energy efficient doors

Are you building a new home or replacing the exterior doors on your current home? According to the U.S. Department of Energy, here’s everything you need to know about energy-efficient doors, including what to look for when selecting a new door.

Fact 1: New Doors Make a Difference

New exterior doors are made with energy-efficient materials that fit and insulate better than older doors. Even if you bought the most energy-efficient entry doors when you built your home 20 years ago, they can’t compare to the exterior doors (and patio doors) on the market today.

Also, every home settles over time, which means that the doors installed decades ago do not fit as well as when they were first installed. 

You’ll notice a difference in your energy bills when you install a new door – how much you save depends on many factors. 

Fact 2: A Lot of the Information You Need to Pick a Door Can Be Found On Its Label

The Energy Star label will help you identify energy-efficient products for your specific climate. 

In addition, the National Fenestration Rating Council (NFRC) label will help you compare the energy performance ratings of doors. You’ll learn each product’s solar heat gain coefficient (SHGC) and U-factor from this label.

SCGC measures how well a door keeps out solar heat. If you live in a warmer climate, look for a lower SHGC number. Inversely, you can look for a higher SHGC number if you live in a colder climate. 

The NFRC measures U-factors to show how well the door keeps in heat. (The lower the U-factor, the better the door keeps in heat.)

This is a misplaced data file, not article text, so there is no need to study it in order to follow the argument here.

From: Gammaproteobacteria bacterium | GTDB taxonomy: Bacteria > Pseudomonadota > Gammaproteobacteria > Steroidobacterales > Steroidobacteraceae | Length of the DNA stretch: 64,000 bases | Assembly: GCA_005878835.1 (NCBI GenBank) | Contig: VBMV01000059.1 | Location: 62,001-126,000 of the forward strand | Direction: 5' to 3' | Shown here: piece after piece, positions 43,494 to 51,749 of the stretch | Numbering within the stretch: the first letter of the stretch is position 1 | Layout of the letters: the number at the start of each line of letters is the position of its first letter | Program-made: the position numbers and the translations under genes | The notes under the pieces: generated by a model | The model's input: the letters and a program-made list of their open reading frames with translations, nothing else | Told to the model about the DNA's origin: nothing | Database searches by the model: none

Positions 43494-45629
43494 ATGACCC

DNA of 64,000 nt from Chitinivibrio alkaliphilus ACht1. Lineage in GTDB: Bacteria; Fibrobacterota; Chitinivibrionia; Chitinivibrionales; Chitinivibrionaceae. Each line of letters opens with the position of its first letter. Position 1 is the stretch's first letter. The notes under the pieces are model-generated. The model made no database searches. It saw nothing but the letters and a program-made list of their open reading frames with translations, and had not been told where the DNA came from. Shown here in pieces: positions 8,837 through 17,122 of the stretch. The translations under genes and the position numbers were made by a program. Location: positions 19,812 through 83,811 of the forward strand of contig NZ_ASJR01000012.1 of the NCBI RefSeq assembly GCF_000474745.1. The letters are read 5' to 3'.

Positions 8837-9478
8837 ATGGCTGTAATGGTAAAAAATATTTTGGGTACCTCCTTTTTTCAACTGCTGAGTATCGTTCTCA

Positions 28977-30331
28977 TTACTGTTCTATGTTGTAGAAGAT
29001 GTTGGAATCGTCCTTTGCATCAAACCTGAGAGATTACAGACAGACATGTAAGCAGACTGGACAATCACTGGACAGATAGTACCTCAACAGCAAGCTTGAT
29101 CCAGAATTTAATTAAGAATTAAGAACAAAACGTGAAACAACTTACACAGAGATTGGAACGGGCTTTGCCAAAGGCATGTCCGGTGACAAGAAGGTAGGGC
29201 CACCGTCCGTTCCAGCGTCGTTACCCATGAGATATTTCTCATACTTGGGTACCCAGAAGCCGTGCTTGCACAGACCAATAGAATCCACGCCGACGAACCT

Fact 3: Energy-Efficient Entry Doors Have Higher R-Values

R-Value is a measure of thermal efficiency. The higher the R-value, the greater the insulating properties of the door. 

The R-values of most steel entry doors (and fiberglass doors) range from R-5 to R-6, excluding a window. These doors have a steel skin with a polyurethane foam insulation core. 

exterior doors

Fact 4: Glass Is a Poor Insulator

Single-pane patio doors lose much more heat than other doors because glass is a poor insulator. Look for sliding patio doors with several layers of glass, low-emissivity coatings, and low-conductivity gasses between the glass panes when replacing a patio door in your home. 

According to the Department of Energy, swinging patio doors generally have a tighter seal than sliding doors. You can confirm this by examining the NFRC labels for air leakage ratings. 

Fact 5: Quality Professional Installation is Essential 

Energy-efficient patio doors and entry doors perform better when they are professionally installed. If you are serious about improving energy savings, contact Woodbridge Home Solutions. 

Woodbridge Home Solutions sells high-quality, Energy Star-certified front doors and storm doors in Texas, Oklahoma, and Kansas. We offer energy-efficient glass options, essential when purchasing sliding glass or French doors. And our installers are the best in the business. Contact us today to learn about installing energy-saving doors in your home. 

Act now! Tax credits may be available if you complete your door replacement project by the end of the year.

Exterior Doors and Energy Efficiency: The Essentials

  • Energy-efficient doors cut down on energy costs. 
  • Look for an Energy Star label to find your region’s most energy-efficient choice of exterior doors.
  • THE NFRC label also offers valuable information about a door’s energy efficiency.
  • If you are buying a mostly glass door, make sure you buy the most efficient glass on the market. 
  • A professional should install your home’s exterior doors.
Categories: Doors